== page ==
Hobby farm living has been a part of my life since we moved to the country and decided to make a home for a couple of cute little hens. That was the start of something I never anticipated. Imagine this Jersey Girl’s surprise when our sweet hens began to leave us beautiful, nutritious eggs! At that moment, my wholesome-real food-loving self was hooked on this lifestyle and began exploring other hobby farm experiences. Next came beekeeping. After a few weeks, we were second-guessing ourselves on that decision! You have to work much harder for that “liquid gold,” aka honey than you have to for eggs!
The hobby of farming became addictive, and we started a fig orchard. Every summer, I find it a thrilling challenge to climb a tall ladder to the tops of the fig trees for those sweet gems, eating as I pick!
We began experimenting with aeroponics and found our honeybees thrive on the minerals. At the same time, they buzz around the garden pollinating the beautiful blooms. It’s a glorious life here, and I hope to share a piece of it with you. This delicious recipe is inspired by all we harvest here on our hobby farm nestled in the North Georgia mountains.
Real Food Spongy Fig Cakes
Ingredients for the cakes:
- One 3/4 cup soft wheat flour, freshly milled (if you don’t have a source for newly ground flour, use 1 1/2 cup of all-purpose flour can to give favorable baking results)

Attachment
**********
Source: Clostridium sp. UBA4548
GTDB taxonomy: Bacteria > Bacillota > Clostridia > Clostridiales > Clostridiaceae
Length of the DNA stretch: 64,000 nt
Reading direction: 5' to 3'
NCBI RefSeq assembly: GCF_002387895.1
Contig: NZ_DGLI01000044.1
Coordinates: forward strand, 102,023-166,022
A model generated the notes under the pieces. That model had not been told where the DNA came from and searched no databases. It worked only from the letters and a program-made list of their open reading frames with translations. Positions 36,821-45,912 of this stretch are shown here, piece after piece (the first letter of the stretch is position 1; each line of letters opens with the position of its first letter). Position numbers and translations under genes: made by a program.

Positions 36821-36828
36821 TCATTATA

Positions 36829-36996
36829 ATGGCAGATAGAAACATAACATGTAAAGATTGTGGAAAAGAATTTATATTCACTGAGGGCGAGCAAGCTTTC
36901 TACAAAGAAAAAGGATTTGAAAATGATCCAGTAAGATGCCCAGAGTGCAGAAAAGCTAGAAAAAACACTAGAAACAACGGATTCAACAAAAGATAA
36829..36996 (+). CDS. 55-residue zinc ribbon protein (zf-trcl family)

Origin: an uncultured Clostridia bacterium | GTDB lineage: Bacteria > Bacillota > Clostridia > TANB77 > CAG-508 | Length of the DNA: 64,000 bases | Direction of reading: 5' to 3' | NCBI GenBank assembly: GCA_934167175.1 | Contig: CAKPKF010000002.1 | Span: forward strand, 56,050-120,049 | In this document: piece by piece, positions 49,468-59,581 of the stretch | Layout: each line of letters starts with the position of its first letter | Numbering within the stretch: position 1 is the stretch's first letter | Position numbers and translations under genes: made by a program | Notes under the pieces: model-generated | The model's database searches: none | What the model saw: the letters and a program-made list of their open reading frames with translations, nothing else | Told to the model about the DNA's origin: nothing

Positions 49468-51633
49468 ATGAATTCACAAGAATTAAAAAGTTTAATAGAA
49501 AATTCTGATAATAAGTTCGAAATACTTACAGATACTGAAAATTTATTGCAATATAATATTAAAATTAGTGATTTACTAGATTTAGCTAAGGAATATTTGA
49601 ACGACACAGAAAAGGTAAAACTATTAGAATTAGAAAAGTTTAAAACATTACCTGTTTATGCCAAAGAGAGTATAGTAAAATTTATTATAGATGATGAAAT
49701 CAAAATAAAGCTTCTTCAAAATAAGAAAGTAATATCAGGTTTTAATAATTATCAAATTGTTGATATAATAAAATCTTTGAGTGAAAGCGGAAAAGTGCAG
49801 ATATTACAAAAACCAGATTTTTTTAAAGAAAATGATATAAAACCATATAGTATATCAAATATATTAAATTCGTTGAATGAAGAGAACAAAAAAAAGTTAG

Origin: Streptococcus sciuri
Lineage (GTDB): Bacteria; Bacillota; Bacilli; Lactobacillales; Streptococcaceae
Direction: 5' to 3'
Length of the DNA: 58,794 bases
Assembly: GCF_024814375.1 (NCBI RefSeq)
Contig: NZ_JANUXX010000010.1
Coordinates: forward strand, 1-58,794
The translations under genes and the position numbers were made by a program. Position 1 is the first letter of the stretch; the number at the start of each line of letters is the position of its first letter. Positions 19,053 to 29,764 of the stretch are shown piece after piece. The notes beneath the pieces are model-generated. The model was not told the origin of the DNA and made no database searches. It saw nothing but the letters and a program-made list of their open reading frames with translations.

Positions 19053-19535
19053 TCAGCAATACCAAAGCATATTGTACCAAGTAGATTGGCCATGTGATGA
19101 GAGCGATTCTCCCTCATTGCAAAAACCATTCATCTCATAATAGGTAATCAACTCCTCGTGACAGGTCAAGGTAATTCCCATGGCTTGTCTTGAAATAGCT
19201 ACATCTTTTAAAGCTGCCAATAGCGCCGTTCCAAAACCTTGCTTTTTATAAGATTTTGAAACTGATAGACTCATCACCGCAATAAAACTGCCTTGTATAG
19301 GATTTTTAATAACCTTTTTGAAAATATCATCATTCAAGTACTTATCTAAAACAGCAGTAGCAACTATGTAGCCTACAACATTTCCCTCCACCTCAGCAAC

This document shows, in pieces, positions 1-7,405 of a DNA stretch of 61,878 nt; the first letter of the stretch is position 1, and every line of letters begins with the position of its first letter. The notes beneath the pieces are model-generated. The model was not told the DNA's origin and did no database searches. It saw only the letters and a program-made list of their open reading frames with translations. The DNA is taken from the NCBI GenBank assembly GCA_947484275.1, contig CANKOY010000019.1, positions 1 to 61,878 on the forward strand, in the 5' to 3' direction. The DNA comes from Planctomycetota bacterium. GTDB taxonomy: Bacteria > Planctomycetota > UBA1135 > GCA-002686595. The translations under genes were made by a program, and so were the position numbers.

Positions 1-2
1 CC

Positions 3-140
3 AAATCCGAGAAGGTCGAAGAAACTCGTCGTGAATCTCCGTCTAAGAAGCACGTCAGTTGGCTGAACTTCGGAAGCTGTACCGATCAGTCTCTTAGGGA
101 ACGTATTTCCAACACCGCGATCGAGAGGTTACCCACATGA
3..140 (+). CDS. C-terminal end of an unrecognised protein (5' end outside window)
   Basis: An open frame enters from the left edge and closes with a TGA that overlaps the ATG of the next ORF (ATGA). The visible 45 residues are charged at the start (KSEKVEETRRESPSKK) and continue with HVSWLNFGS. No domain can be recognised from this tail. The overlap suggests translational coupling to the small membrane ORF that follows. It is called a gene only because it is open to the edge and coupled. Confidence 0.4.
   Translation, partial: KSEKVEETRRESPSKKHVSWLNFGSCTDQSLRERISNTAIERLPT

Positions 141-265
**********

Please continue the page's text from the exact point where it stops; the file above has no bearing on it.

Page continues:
- One 1/2 teaspoon baking powder
- 1/4 teaspoon unprocessed sea salt or Himalayan salt
- Two eggs, beaten
- 2/3 cups honey granules (or any unprocessed pure evaporated cane sugar)
- 12 teaspoons of butter (1 1/2 sticks), melted
- 2 teaspoons of orange extract
- 1/2 cup unsweetened cashew or almond milk
Ingredients for the fig layer**:
- 2 pounds fresh figs from your local farmer, puréed (if you don’t have a source for fresh figs, fresh strawberries will work and be equally as delicious)
- 1C raw honey
**If you don’t want to make the fig filling from scratch, you can use a store-bought fruit jam of your choice with simple non-processed ingredients
Preheat oven to 350
1. Whisk together the flour, baking powder, salt, and honey granules
2. Add the eggs, orange extract, butter and milk to the flour mixture and mix thoroughly to create the spongy cake batter (using a hand mixer if needed)
3. Pour into a toxin-free nonstick 12-muffin tin
4. Bake 20 minutes
5. While the cakes are baking, make the fig filling by heating the fig purée and honey in a tall pan on the stove. Stirring constantly on medium-high heat (using an oven mitt is helpful to prevent burning from potential splashes from hot fruit mixture), let the mixture come to a boil. Boil 10 minutes, being careful not to burn yourself. Pour the filling into a heat-proof glass jar(s) and let cool. Refrigerate after cooled to thicken into a loose jam-like consistency. Keep refrigerated for long-term storage
6. After cakes are finished baking, let cool completely.
7. Once fig filling has thickened, and cakes have cooled, slice each cake in half horizontally and spoon the fig filling onto the bottom cake layer. Place the top layer of the cake on the fig filling layer to make a perfectly portioned “layer cake.”